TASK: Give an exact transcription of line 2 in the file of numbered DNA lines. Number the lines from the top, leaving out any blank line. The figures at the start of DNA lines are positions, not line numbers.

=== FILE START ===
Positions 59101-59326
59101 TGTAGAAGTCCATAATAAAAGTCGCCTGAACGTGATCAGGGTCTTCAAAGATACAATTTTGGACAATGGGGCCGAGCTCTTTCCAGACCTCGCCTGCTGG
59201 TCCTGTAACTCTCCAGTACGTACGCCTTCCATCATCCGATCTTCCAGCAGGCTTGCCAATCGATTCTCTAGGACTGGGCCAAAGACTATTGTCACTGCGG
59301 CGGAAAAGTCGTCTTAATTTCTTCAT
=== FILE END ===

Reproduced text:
59101 TGTAGAAGTCCATAATAAAAGTCGCCTGAACGTGATCAGGGTCTTCAAAGATACAATTTTGGACAATGGGGCCGAGCTCTTTCCAGACCTCGCCTGCTGG